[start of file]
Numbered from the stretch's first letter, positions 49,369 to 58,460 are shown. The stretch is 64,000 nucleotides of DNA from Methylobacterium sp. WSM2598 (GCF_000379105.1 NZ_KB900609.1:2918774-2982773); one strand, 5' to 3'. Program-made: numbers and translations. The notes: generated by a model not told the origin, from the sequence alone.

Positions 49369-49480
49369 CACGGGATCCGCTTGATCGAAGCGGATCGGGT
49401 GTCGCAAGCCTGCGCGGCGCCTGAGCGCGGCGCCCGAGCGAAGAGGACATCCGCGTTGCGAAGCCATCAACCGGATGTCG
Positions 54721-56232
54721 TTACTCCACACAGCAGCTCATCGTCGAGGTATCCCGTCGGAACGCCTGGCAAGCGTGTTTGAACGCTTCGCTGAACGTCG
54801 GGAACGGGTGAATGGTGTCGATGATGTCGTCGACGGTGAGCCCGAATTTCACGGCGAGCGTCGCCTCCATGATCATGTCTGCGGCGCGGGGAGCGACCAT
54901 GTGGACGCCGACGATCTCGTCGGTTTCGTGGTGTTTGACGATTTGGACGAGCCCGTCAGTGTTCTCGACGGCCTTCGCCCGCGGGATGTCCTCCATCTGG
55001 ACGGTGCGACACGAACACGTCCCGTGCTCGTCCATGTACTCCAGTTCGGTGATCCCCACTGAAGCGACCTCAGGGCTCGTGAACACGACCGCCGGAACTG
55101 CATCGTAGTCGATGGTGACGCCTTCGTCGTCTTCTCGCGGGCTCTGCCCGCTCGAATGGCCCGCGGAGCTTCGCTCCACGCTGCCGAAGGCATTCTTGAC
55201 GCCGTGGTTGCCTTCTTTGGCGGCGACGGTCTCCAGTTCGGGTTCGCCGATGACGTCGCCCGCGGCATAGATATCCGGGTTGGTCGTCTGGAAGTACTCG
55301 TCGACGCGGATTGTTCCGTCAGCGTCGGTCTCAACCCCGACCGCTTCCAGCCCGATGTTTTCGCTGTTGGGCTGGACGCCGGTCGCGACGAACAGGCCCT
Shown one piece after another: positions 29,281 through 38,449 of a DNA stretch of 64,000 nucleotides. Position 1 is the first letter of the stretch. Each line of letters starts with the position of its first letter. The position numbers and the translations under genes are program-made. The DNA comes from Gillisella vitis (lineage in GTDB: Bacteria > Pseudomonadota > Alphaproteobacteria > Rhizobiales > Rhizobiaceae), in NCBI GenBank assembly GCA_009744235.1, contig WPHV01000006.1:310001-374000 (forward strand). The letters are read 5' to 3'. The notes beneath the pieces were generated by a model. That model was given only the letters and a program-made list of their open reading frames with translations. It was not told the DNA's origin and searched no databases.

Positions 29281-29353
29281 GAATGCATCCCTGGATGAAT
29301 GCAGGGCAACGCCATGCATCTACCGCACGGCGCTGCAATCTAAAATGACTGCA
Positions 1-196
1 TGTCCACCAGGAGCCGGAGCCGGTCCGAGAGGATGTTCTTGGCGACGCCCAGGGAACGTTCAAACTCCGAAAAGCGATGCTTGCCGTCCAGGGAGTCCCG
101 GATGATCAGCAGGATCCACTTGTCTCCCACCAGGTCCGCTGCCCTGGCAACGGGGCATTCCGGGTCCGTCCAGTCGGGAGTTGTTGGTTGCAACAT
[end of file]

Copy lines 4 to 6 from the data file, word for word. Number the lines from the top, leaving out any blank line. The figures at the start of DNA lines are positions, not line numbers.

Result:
49401 GTCGCAAGCCTGCGCGGCGCCTGAGCGCGGCGCCCGAGCGAAGAGGACATCCGCGTTGCGAAGCCATCAACCGGATGTCG
Positions 54721-56232
54721 TTACTCCACACAGCAGCTCATCGTCGAGGTATCCCGTCGGAACGCCTGGCAAGCGTGTTTGAACGCTTCGCTGAACGTCG